June 4, 2019

All In - June: The Weekend of Action is Coming

by DSA M4A

In just a few short months, Medicare for All has received unprecedented attention in the legislature. After the introduction of Medicare for All bills in both the House and Senate, there was a powerful first-ever hearing in April featuring lawyer and healthcare activist Ady Barkan. Then, the Congressional Budget Office released a thorough report in May on the impacts of establishing a universal healthcare system. These recent gains are a result of our coalition’s constant grassroots work, and we’re creating a litmus test that shows whether our representatives are on the side of healthcare profiteers or the side of the working class.

And now, we’re closer than ever to a historic floor vote on Medicare for All and we need your help: join us for a Weekend of Action on June 15-16 to seize this unique opportunity.

These weekends are a large scale, coordinated effort between DSA chapters across the country with the goal of reaching out to friends, neighbors and community members to offer a vision of a healthcare system safeguarded from the profit motive of private insurers. You might remember our Weekends of Action last year in April and August, when chapters held town hall events, canvassed their... (read more)

May 28, 2019

Rep. Lloyd Doggett Co-Sponsors Medicare for All

by DSA M4A

Rep. Lloyd Doggett, June 2017. (Public Citizen/Flickr)

Lloyd Doggett, the chair of the Health Subcommittee of the Ways and Means Committee, and member of the Budget Committee, has co-sponsored H.R. 1384, the Medicare for All Act of 2019. This is the first time Doggett has sponsored single-payer legislation, and it marks a major turning point in our campaign.

Alongside coalition partners like NNU and The Texas Organizing Project, our own Austin DSA played a major role in pressuring Doggett to stand on the side of workers and not insurers. For well over a year, Austin DSA has run a targeted campaign, incorporating a number of tactics, to apply pressure and force Doggett to sign on to Medicare For All, with San Antonio DSA serving as a crucial partner in the fight.

Hundreds of DSA members from Austin to San Antonio participated in this campaign in some way:

May 21, 2019

Chapter Spotlight: Portland DSA Pressures Rep. Kurt Schrader

by Portland DSA M4A

Rep. Kurt Schrader (Wikimedia)

Portland DSA’s Medicare for All campaign has been working hard to keep the pressure on two key Oregon members of Congress in order to pass Medicare for All. Between the Senate and the US House, there are two electeds from Oregon who have not yet co-sponsored their respective versions of Medicare for All. Those Congress members are Senator Ron Wyden, and Representative Kurt Schrader.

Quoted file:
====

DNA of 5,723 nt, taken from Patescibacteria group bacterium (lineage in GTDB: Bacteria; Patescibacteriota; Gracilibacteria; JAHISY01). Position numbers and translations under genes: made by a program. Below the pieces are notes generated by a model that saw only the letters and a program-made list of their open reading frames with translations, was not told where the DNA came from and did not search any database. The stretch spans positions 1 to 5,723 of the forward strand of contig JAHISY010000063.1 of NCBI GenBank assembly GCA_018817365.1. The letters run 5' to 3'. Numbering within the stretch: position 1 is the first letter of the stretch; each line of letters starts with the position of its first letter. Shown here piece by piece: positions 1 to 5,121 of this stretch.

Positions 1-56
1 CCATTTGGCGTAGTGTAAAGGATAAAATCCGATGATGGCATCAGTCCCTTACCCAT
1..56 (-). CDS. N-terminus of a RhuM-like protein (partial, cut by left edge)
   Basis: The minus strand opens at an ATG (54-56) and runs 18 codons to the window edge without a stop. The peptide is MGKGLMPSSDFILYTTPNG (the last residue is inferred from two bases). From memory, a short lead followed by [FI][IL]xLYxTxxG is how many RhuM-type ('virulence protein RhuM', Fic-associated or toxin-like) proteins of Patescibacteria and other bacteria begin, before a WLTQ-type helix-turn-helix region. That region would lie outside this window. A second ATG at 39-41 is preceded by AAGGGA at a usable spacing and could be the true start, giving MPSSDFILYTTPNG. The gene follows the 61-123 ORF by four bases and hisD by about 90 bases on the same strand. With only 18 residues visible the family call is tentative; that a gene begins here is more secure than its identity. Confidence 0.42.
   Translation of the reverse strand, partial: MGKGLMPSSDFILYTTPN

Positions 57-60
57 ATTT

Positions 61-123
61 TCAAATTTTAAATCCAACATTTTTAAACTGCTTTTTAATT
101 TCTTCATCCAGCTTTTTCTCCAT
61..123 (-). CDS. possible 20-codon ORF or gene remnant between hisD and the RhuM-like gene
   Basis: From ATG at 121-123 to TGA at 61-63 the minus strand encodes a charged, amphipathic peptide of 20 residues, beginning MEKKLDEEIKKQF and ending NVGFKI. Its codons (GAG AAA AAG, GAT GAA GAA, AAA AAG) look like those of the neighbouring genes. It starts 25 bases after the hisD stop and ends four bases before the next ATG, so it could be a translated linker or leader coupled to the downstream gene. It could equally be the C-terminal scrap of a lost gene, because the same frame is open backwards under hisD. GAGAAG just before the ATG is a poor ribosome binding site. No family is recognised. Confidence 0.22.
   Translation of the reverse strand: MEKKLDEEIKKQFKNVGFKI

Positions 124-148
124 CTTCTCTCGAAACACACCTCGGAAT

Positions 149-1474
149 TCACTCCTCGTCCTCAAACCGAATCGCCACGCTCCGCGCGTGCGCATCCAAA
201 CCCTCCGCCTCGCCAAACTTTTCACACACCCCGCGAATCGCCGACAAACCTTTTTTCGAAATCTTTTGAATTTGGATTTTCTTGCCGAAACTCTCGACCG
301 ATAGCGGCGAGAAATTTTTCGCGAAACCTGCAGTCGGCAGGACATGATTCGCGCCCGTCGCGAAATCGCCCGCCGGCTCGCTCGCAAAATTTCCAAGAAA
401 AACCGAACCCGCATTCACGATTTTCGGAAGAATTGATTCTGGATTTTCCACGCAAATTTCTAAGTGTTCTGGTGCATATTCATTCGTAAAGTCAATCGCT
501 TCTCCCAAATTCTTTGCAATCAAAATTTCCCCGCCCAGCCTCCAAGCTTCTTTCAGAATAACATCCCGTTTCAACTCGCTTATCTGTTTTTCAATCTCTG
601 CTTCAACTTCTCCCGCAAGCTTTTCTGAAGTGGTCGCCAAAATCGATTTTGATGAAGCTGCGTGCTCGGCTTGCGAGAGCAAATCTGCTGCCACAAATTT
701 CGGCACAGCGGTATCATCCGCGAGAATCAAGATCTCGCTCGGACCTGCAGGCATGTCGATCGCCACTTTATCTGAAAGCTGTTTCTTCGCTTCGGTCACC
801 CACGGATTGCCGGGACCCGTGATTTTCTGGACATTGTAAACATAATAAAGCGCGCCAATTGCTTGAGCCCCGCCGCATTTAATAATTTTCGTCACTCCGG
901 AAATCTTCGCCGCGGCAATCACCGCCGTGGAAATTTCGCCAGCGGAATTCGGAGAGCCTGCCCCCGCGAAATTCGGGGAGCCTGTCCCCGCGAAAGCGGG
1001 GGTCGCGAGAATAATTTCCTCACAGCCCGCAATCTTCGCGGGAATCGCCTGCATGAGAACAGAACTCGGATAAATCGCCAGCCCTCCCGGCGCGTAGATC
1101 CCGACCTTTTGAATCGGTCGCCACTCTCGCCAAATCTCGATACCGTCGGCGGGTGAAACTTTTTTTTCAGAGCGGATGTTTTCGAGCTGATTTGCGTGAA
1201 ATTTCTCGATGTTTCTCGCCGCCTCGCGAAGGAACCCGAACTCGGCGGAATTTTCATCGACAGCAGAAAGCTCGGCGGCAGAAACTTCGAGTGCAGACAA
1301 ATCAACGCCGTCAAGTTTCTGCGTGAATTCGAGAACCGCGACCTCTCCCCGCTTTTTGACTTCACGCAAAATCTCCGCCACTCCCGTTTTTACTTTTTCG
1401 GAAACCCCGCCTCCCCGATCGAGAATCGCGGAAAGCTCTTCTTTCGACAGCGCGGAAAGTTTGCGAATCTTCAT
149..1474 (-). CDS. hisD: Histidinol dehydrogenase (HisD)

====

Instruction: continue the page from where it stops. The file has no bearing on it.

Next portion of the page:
Rep. Schrader is the target for the House bill, H.R. 1384, the Medicare for All Act of 2019, and has a primary challenger in 2020. Schrader sits on the important Energy and Commerce Committee which the bill will have to go through in order to get to a floor vote. Schrader is a member of the infamous “Blue Dog Dems Caucus.” An unsavory character with poor judgement, he is a part of the failing branch of the Democratic party and a perfect example of why Democrats at the electoral level of politics are out of touch with the American people.

Portland DSA’s Medicare for All campaign had the opportunity to pressure Rep. Schrader at his Town hall in May, and got the opportunity to ask him some pointed questions while... (read more)

May 16, 2019

5 Ways Medicare for All will Improve Children's Lives

by Harper Reid


Should the United States adopt a universal healthcare system? While the debate can get heated, it's difficult to argue that a single-payer system wouldn't save countless lives and would be a huge help to families all over the country.

Medicare for All would be administered at the federal level. It would be comprehensive, free at the point of service, and cover every US resident. The transition to a single-payer system would also include help for current industry employees. This way, those working in the current system won't have to worry about their jobs.

Medicare for All is especially important if we want to improve children’s lives. Here’s why:

Children will be covered before they’re even born

Prenatal care is extremely important to pregnancy. Screenings and check-ups can help to care for an unborn baby. Single-payer healthcare would allow expectant mothers to access these services and they'd be able to do so without worrying about whether or not they’re worth the cost. This would ensure that any issues during pregnancy could be taken care of so babies' good health is ensured from before day one.

Children will be given a better start in life

Even just giving birth... (read more)

May 6, 2019

All In: May - Medicare for All Enters New Territory

by DSA M4A

The campaign to win Medicare for All is entering new and exciting territory. Our demand is both more viable than it has ever been before, and more under attack than we have ever seen.

Within just the past few months, we’ve seen the introduction of Medicare for All bills in both the House and the Senate. Last week, Medicare for All had its first ever Congressional hearing — a landmark worth celebrating!

DSA member, lawyer and healthcare activist Ady Barkan, while dying of ALS, flew out to DC and delivered a powerful testimony:

"Despite these obstacles and despite the personal challenges that I face, I sit before you today a hopeful man, a hopeful husband, and a hopeful father. I am hopeful because right now, there is a mass movement of people from all over this country, rising up."

The day before the hearing, we joined Ady Barkan and National Nurses Unitedin a rally outside of the HQ of PhRMA (the most prominent pharmaceutical lobbyist). DSA chapters and other coalition groups have been diligently spreading the word for months through canvassing, town halls, and bird dogging their representatives. We can’t let stop now, and the bill now heads to... (read more)

May 1, 2019

I'm Dying From ALS and Here's My Message: No More Half Measures. Only Medicare for All

by Ady Barkan

Dying healthcare activist Ady Barkan speaking from his wheelchair on Monday, April 29, 2019, at a Medicare for All rally held in Washington, D.C. by National Nurses United. (Photo: Twitter/AdyBarkan)